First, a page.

Volatile market behavior has increased speculation over whether or not we're headed for "stock market crash 2013" – or even 2012.
With the Dow Jones down more than 200 points in the first 20 minutes of trading today (Monday), there's certainly reason to believe wild market moves are in our future.
Even without market plunges, we may just be due for an economic growth slowdown and a stock market pullback.
In a recent interview with NewsMax TV, legendary investor Jim Rogers stated that "Every four to six years since the beginning of the Republic, we've had economic slowdowns, we've had recessions. Always. It's coming again. You can add as well as I can – in 2013 or 2014, we're going to have another slowdown, whether it's caused by Europe or who knows what's going to cause it, but it's coming."
Individual investors are already fleeing the stock market on these predictions. Stock mutual funds lost $3.1 billion during the week ended July 3, according to the Investment Company Institute. Investors have now withdrawn money from the stock market for 19 of the past 20 weeks.
Eventually, enough investors will withdraw from stocks and trigger our next big market crash.
The Fed's Role in Stock Market Crash 2013
Contributing to the market mayhem are the monetary policies of the U.S. central bank.
Since 2007, U.S. Federal Reserve Chairman Ben Bernanke has greatly expanded his role and that of his institution.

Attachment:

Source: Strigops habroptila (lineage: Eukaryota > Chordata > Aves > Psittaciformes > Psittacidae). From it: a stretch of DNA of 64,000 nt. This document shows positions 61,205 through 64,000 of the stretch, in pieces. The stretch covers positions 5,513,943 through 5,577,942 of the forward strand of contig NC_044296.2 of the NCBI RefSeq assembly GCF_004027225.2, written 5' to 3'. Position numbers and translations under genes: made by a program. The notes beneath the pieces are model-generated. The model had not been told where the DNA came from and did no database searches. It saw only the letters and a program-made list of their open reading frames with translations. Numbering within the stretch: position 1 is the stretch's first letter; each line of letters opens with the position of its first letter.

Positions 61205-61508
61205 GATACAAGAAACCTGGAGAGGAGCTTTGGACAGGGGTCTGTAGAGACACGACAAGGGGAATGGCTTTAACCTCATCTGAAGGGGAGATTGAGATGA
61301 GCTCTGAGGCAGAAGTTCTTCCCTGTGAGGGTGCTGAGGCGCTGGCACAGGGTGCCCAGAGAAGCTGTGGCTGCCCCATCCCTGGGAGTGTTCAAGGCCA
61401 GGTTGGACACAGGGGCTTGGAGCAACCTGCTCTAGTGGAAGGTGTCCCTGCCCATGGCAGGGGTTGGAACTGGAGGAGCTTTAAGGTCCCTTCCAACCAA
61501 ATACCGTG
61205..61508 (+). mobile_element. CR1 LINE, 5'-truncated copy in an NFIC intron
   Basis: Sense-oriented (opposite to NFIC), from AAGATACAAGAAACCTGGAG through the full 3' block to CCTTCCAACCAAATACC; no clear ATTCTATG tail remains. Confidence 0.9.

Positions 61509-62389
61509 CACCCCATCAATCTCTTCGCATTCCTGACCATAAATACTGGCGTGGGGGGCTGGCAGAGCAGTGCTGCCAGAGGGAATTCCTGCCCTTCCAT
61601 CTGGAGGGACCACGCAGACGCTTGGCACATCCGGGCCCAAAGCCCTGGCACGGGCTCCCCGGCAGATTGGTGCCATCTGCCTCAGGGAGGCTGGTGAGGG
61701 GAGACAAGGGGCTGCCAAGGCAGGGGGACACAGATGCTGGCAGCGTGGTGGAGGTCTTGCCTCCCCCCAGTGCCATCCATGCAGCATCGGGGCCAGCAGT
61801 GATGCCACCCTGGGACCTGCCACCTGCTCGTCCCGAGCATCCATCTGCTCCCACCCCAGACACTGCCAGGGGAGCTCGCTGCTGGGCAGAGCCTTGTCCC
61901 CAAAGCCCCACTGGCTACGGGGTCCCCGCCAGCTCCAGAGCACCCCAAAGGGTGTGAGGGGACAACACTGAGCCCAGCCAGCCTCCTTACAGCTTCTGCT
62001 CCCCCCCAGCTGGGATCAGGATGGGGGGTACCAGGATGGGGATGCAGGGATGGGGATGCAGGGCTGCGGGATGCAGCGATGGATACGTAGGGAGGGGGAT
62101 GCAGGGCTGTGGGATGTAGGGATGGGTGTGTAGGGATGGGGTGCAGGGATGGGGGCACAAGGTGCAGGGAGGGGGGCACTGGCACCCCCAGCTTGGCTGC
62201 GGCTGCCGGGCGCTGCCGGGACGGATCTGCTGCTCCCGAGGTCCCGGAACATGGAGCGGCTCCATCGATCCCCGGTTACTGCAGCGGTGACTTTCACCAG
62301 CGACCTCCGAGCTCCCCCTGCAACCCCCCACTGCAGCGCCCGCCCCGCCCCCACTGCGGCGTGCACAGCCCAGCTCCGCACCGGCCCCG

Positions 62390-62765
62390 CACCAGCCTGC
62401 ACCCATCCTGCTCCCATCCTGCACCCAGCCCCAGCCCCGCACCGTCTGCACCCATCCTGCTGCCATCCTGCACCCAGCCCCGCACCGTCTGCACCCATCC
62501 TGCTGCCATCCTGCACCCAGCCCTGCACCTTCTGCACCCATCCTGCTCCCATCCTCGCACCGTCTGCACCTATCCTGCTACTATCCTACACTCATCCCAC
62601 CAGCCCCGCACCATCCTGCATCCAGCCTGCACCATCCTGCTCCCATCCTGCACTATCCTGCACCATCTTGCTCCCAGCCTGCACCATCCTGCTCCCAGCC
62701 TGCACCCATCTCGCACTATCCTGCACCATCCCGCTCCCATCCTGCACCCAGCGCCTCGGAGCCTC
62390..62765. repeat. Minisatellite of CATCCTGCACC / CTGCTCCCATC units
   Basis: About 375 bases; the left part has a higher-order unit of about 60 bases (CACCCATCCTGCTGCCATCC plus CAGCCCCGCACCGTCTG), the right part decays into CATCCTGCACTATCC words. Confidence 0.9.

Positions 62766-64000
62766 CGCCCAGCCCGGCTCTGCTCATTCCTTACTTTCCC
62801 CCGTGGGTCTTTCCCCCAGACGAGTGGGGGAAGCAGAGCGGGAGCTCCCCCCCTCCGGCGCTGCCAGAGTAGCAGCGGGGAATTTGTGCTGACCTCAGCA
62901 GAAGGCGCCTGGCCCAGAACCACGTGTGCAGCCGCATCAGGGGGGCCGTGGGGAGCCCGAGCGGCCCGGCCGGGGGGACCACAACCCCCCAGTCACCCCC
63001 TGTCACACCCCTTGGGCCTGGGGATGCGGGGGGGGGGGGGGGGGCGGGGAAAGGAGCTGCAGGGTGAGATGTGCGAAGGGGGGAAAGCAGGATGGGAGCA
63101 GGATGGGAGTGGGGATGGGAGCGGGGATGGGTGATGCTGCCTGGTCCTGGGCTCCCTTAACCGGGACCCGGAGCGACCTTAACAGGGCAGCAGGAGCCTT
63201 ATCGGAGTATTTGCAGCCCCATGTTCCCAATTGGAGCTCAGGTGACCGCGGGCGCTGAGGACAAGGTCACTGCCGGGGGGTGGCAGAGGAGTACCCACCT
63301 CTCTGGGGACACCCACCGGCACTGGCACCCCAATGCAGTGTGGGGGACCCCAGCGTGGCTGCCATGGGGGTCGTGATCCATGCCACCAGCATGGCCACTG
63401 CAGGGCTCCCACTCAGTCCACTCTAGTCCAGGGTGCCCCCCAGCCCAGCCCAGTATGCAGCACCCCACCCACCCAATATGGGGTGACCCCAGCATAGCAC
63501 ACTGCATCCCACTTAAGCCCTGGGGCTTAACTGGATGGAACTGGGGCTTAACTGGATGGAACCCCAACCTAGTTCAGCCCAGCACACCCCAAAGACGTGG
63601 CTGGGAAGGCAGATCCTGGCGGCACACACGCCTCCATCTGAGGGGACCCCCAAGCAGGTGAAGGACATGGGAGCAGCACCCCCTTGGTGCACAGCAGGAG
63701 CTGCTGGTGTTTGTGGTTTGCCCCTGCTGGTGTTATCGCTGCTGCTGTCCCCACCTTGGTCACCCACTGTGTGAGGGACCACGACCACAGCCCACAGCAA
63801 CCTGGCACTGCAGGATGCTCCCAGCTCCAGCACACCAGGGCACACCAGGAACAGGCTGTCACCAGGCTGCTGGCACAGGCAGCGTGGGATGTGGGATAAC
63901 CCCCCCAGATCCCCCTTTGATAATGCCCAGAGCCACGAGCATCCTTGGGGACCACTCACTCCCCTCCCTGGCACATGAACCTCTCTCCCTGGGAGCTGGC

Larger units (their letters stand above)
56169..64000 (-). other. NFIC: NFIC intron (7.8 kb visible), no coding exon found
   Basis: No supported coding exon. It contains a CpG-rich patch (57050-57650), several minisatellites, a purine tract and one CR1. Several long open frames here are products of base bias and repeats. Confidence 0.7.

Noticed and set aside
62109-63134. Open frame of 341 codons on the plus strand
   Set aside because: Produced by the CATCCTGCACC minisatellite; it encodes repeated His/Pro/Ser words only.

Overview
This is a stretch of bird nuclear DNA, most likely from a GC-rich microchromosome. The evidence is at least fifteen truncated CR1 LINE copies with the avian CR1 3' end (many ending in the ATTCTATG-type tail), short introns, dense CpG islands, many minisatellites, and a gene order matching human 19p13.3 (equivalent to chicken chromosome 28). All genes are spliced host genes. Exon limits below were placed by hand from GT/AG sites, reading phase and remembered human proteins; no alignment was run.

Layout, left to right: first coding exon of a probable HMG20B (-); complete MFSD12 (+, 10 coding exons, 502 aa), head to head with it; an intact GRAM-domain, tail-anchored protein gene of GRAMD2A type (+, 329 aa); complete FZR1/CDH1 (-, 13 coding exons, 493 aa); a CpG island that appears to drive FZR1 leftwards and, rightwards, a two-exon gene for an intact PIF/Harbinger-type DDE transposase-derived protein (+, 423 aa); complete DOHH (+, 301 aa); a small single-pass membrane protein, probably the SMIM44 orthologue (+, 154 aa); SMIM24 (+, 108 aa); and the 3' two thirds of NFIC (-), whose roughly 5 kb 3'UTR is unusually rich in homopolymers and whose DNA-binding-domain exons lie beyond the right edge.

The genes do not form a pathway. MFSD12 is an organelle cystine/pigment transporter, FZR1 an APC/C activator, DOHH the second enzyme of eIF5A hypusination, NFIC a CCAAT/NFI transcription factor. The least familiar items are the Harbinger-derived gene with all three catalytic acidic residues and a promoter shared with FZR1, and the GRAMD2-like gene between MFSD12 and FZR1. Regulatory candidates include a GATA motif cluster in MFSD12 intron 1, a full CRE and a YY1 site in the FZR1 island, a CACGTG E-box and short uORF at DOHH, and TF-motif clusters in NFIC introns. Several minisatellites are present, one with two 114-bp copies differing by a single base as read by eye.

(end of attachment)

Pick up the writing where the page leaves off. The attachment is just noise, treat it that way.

That is evidenced by the increase in the amount of assets on the Fed's balance sheet, which rose from about $700 billion to around $3 trillion during the past five years.To purchase these assets, all of the needed funds were not appropriated by Congress. Instead the balance sheet was inflated by an accounting mechanism.
This cannot go on forever.
Traditionally, liquidity has always been the answer. But record liquidity, in the form of historically low interest rates, has not accomplished the most important objective of restoring economic health in the United States.
That's because low interest rates, like sub-prime mortgages and credit default swaps, are the proper financial instrument in very limited circumstances. Used too often, and disaster is inevitable.
This will happen with the U.S. Treasury bond market, as such low rates will attract fewer and fewer buyers. When the Treasury bubble eventually pops – as Warren Buffett and others have predicted – that's when the stock market will tank. Higher interest rates will have to be paid, which will lure investment capital away from stocks and into bonds.
In a recent interview with The Wall Street Journal, former Secretary of the Treasury and Secretary of State George Schultz noted that, "It's startling that in the last year, three-quarters of the debt that's been issued has been bought by the Fed and the balance has been bought by other countries, so U.S. citizens and institutions are not on net buying U.S. debt…The Fed doesn't have an unlimited capacity because when it buys the debt what it's doing is monetizing the debt. Sooner or later that has to get out into the economy. Can't be held forever."
That's why you need to prepare for a stock market crash in 2013.
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